News archive - July 2018
Modern lighting helps surgeons see the way
Lighting is crucial in healthcare environments, enabling accurate diagnoses and enhancing the healing and working environment.
But good lighting is perhaps most critical in operating theatres, where the ability to see the smallest detail can make all the difference to outcomes.
Graeme Hall of lighting manufacturer, Brandon Medical, explains: “Lighting is a crucial part of any operating theatre environment; providing the necessary lighting conditions for surgeons to perform life-changing procedures.
“Despite the huge advances in surgery, the fundamental requirement remains the ability to see what you’re doing.”
Lighting specification is covered in the guidance document, HBN 26: Facilities for surgical procedures; by the design standard, EN 12464; and in the Chartered Institution of Building Services Engineers’ (CIBSE) Lighting Guide 2: Hospitals and health care buildings.
It was also the subject of a buyer’s guide published in 2010 by the NHS Purchasing and Supply Agency’s Centre for Evidence Based Purchasing following comments from The Royal College of Surgeons of England which indicated that lighting within operating theatres was an area of concern.
The document states: “Effective and successful performance within the operating theatre is enhanced by having lighting which does not cause visual, operational, and environmental difficulties such as glare, shadowing, or visual stress.
“Incorrect or poor lighting can impact on the patient through poor performance and impaired effectiveness, which may cause lengthened procedures through uncertainty or even errors.
“The wellbeing of the surgeon, the anaesthetist, and surgical team may also be adversely affected, while the quality and safety of the working environment will be impaired by poor ambient lighting.”
With many theatres traditionally used for open surgery now also being employed for keyhole, laparoscopic, endoscopic or minimally-invasive procedures, the key is lighting that is multi-functional and can be easily adjusted.
And modern LED luminaires are helping to provide the solution.
Brandon Medical has achieved a breakthrough in this technology with its High Definition LED (HD-LED).
It solves the fundamental problems of poor colour rendition and thermal management that can inhibit traditional LEDs from being used in surgical settings.
“LED lighting is a very energy-efficient lighting technology; but HD-LED takes it a step further,” said Hall.
“It can reduce the energy consumed for lighting by over 80%; and, as 20% of all energy use is for lighting; HD-LED can reduce the energy consumption of a building by 16%.”
Brandon is also seeing increased interest in its Quasar lighting solution, another innovation designed in response to comments by, and feedback from, surgeons.
It has been installed in operating theatres at hospitals around the globe, including the world-famous Great Ormond Street Children’s Hospital in London.
Hall said: “When considering a theatre lighting solution, the main things to think about are colour rendition; quality of movement and handling; width of light beam; comfort Halo; and, last but not least, infection control.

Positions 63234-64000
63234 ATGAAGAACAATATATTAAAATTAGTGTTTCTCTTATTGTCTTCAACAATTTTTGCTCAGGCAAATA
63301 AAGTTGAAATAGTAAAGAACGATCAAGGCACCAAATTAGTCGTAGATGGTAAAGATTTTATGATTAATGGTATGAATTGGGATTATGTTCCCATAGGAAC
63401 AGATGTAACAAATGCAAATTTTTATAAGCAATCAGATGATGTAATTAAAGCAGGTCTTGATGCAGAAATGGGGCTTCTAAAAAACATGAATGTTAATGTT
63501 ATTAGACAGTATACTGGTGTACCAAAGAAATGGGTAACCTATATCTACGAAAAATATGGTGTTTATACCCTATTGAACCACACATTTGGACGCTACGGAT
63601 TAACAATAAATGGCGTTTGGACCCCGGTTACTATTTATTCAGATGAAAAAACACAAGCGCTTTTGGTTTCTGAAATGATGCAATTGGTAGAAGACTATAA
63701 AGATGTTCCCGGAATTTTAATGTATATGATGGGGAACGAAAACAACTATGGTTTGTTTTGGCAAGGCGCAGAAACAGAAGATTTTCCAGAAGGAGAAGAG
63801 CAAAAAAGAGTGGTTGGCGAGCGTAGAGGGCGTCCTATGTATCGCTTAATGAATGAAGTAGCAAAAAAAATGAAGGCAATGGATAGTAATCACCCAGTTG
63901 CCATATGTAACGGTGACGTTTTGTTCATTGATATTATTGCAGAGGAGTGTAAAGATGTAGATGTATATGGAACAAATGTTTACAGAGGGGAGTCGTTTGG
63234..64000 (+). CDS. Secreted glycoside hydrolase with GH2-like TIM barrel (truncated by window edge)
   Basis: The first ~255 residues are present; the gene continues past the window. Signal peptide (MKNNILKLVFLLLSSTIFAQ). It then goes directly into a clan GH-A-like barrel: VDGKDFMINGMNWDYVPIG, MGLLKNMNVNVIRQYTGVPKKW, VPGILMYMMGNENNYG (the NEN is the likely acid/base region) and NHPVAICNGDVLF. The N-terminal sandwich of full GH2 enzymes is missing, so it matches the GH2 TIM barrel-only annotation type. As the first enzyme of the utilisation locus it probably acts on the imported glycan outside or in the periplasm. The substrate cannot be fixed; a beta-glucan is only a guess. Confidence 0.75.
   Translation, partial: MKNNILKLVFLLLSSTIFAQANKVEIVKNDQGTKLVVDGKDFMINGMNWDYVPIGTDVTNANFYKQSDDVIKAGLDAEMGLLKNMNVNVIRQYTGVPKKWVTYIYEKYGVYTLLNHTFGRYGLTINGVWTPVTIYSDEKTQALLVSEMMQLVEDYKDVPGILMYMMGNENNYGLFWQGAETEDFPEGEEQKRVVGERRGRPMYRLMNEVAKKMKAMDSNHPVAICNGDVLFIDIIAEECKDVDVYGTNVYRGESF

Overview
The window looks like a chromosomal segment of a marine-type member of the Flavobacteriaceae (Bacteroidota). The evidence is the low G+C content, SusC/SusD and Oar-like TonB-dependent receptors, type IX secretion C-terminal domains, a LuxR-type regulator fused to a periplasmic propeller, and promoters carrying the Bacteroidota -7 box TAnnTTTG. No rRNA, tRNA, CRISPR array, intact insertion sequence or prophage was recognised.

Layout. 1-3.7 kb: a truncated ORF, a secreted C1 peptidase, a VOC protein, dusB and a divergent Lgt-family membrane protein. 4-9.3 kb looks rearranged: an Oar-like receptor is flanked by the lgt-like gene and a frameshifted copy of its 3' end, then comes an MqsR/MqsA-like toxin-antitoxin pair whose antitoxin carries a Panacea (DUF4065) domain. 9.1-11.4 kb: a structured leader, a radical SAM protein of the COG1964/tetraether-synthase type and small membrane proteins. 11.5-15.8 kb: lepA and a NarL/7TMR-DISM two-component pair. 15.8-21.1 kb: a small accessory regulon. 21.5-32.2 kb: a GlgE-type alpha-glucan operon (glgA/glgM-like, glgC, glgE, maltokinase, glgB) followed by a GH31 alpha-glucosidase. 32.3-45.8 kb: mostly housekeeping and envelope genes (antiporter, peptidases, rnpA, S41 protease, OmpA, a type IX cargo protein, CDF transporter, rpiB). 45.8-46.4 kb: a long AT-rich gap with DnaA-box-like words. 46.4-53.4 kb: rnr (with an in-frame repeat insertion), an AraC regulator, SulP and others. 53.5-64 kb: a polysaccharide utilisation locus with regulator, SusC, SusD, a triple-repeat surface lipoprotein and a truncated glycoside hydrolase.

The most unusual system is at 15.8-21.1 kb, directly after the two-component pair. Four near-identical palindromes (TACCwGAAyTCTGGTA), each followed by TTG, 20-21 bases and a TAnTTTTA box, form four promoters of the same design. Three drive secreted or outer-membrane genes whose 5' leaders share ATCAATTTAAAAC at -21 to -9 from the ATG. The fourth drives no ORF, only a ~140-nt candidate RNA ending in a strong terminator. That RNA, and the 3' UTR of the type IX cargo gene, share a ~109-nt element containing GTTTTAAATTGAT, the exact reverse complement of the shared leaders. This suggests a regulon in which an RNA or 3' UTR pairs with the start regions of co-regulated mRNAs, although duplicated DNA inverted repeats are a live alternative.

“After studying countless procedures and conducting interviews with clinical staff, we observed that surgeons work on red tissue and we know the human eye is weakest in the red part of the spectrum.
“Quasar is the first operating light with extremely-high colour rendition across the full visible spectrum, making it much easier to see even small differences in tissue.
“Red light content is optimised for perfect visualisation of red tissue and to overcome poor eye-sensitivity. And users can adjust the red balance to match their own colour perception and highlight differences in tissues.”
This adjustability is crucial in modern solutions, and was the main driver behind the design of Dräger Medical UK’s Polaris 600 OR Light.
Project specialist, Sarah Sanderson, said: “You can’t operate without light, but the quality of light is paramount to the surgical procedure.”
Both companies have also seen increased interest in lighting systems with integrated cameras, which enable surgeons to use the most-up-to-date instruments.
A major advancement
Sanderson said: “LED was a major advancement for surgical lighting in terms of the lifespan, quality and running costs. Other technologies such as the Wireless Camera facility are also increasingly popular, enabling quick and easy upgrade to add camera modules to existing light heads, safely positioned behind the glass.”
Hall added: “Beyond the primary purpose of lighting, surgeons require more a secondary, but essential function and feature, which is the ability to have integrated cameras.”
Cost of ownership is another critical consideration, and specifiers and manufacturers need to consider a range of issues as the health service struggles against ongoing cuts to its budget.
When choosing a lighting solution, daily running costs must be factored in, alongside the cost of consumables, maintenance, and serviceable parts.
The CIBSE lighting guide states: “Often, clinical preference will influence the features of lights required, based on the positive characteristics or limitations of existing lights.”
And it states that decisions should involve surgeons, nurses, biomedical engineers, architects and lighting engineers and the operating theatre committee.